Sleeping and dreaming are two of my favorite things. Seems a bit odd considering the challenges with insomnia, sleep disturbances, and nightmares, perhaps it is because of those things that I enjoy sleeping and dreaming so much. I enjoy and appreciate them greatly, and definitely have experience with some of the less pleasant, less restful, and less satisfying options sleep has to offer.

I did not sleep well last night. I don’t recall my dreams. I had no nightmares, and did not spend the time restlessly – I just mostly wasn’t sleeping. I managed more than 4 hours of sleep, though, and one period of unbroken sleep that lasted nearly 3 hours. Not too long ago, a night like last night would have been spent out of bed, awake, perhaps writing moodily whatever stray thought crossed my mind in the twilight of minimal artificial light. I would have, potentially, become more cross and frustrated – and anxious – as the night passed. I was sleepy and tired last night, just not able to fall asleep, or stay asleep, so I stayed in bed, relaxed and comfortable, meditating through periods of wakefulness until I felt sleep begin to return. I am decently well-rested, though not ideally so, and I am in a mostly pretty pleasant mood, although I am in a lot of pain with my arthritis.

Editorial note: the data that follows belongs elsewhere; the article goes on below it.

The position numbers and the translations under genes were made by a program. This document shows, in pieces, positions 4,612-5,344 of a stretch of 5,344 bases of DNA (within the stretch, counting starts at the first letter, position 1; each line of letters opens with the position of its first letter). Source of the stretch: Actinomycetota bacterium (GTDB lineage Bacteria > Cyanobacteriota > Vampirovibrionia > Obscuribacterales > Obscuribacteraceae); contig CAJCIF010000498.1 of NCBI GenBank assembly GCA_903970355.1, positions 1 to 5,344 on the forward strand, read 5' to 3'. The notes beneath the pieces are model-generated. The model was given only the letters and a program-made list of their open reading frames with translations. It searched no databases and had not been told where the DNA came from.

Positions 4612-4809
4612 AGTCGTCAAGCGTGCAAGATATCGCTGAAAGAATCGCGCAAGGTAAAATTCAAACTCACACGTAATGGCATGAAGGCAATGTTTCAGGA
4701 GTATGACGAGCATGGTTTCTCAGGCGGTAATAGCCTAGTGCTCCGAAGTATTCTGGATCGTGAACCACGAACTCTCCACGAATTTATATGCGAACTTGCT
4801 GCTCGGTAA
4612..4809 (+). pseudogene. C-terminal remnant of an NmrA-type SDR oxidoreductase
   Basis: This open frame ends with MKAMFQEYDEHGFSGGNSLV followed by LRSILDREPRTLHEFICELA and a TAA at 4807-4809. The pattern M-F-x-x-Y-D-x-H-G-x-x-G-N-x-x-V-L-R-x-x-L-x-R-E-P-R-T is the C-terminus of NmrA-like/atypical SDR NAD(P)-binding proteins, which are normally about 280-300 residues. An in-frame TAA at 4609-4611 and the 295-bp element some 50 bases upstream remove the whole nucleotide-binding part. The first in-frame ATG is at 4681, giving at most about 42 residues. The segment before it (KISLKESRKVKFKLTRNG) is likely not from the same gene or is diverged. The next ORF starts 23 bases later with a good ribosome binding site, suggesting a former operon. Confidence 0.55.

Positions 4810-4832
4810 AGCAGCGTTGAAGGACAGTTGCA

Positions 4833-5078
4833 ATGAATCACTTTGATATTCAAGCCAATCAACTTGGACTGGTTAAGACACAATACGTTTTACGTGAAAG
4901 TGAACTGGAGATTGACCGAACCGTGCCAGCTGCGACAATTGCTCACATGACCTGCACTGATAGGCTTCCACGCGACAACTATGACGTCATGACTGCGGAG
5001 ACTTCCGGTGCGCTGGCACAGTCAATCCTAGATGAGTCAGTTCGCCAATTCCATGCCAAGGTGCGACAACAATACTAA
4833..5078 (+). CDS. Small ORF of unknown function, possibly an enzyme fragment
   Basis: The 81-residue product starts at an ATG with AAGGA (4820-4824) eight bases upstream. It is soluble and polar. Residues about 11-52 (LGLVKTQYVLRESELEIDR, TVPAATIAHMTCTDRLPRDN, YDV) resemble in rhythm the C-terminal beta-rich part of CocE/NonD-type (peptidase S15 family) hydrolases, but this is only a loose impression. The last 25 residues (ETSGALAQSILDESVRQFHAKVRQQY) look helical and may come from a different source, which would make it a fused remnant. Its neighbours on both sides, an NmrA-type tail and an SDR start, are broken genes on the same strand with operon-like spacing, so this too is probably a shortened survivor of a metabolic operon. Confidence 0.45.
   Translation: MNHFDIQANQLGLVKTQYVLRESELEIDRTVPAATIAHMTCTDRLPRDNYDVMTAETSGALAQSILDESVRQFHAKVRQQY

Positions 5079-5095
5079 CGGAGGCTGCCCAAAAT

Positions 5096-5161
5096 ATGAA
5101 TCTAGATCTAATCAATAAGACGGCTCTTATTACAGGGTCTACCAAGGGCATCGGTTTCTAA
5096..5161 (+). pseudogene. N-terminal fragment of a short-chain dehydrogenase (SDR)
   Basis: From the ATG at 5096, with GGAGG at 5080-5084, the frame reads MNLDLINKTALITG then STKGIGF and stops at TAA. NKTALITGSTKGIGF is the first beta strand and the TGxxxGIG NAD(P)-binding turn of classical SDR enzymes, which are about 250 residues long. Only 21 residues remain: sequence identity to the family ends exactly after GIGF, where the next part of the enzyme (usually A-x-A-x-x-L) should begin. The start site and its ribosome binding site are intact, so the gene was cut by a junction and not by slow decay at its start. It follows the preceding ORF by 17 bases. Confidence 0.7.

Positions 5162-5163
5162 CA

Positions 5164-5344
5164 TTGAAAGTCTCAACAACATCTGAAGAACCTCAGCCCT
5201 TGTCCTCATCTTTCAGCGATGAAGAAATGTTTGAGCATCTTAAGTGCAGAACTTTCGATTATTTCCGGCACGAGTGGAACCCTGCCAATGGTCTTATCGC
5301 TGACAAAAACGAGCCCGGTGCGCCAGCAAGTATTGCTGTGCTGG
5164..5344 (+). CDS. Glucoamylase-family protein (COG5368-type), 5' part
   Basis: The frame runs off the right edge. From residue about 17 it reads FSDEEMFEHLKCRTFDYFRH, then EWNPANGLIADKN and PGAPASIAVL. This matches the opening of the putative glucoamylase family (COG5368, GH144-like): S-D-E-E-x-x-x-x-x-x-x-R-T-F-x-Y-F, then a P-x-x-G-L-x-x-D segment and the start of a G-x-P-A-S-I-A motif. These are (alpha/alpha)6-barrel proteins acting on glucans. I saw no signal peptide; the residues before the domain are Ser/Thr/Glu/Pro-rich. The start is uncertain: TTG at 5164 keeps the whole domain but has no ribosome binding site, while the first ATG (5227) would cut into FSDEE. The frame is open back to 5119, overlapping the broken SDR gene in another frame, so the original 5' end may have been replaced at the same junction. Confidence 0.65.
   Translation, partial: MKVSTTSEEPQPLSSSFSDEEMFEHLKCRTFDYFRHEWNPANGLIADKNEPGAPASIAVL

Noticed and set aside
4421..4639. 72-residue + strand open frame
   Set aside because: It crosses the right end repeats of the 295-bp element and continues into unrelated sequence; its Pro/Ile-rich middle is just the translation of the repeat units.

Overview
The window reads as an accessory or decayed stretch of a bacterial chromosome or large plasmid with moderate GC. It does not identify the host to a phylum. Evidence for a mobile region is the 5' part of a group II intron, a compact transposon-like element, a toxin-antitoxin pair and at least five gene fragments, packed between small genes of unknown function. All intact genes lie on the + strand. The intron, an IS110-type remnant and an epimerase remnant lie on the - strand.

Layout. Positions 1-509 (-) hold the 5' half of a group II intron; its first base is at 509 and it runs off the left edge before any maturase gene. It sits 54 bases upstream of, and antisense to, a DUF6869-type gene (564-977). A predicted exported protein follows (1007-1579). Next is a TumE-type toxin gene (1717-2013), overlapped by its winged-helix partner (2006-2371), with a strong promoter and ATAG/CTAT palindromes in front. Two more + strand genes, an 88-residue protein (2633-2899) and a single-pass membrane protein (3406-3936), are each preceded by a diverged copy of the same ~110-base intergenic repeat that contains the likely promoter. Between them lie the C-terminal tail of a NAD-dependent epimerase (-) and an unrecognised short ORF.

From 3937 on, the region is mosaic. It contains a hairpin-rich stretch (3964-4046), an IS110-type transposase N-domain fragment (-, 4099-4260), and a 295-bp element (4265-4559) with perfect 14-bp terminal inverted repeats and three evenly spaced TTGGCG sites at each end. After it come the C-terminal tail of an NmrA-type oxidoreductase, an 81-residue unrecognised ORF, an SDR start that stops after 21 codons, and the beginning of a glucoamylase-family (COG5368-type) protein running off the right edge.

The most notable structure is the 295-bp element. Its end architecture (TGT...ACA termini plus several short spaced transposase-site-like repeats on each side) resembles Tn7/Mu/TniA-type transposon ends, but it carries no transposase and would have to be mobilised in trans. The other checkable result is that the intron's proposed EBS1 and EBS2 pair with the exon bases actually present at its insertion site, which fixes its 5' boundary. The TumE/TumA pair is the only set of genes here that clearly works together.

There is a connection between quality of sleep, and my experience of pain. Pain seems more than usually painful when I am not well-rested.

I yawn, and stretch, do some yoga – slowly and with great deliberation. I am stiff, and seemingly unreasonably so, but I’m not really surprised by it, just annoyed. I accept the feeling of annoyance as a warning that I may not have the emotional resilience I expect to, today; the moment of kindness turned inward eases the annoyance, but not the pain. My medication will kick in slowly, over the next hour; I count on the yoga for as much relief, and it generally delivers.

Sipping coffee, dreaming of love, and thinking of home.

Sipping coffee, dreaming of love, and thinking of home.

It is a quiet Friday morning. I enjoy quiet mornings greatly. This one I spend gently, considerate of my needs and my lack of sleep. I take time to contemplate the sensation of ‘going home’ – and getting there – and what I might enjoy seeing and experiencing as I step into a space that feels like ‘home’ for me. For the purpose of this moment of contemplation (daydreaming?) I accept the assumption that my emotional experience of ‘feeling homeless’ is not driven by externals, that it is simply a stray sensation I am stuck on that can be changed by moving in the direction of things that feel differently for me, with practice. This opens the door to considering what does feel like ‘home’ to me? (My traveling partner is correct that my linguistic and grammatical tendency to phrase thoughts ‘in the negative’ supports negative thinking and experiences more effectively than it can support positive ones; I work on changing my implicit biases with a number of practices like this one.) Beginning with the assumption that I can improve on this experience, I allow myself to ‘think through’ a variety of ‘arriving at home’ moments, letting my imagination fill in gaps and create little details that catch my attention and point my awareness in the direction of what sorts of things really do feel like home – for me. I have changed over the years, and my taste has as well.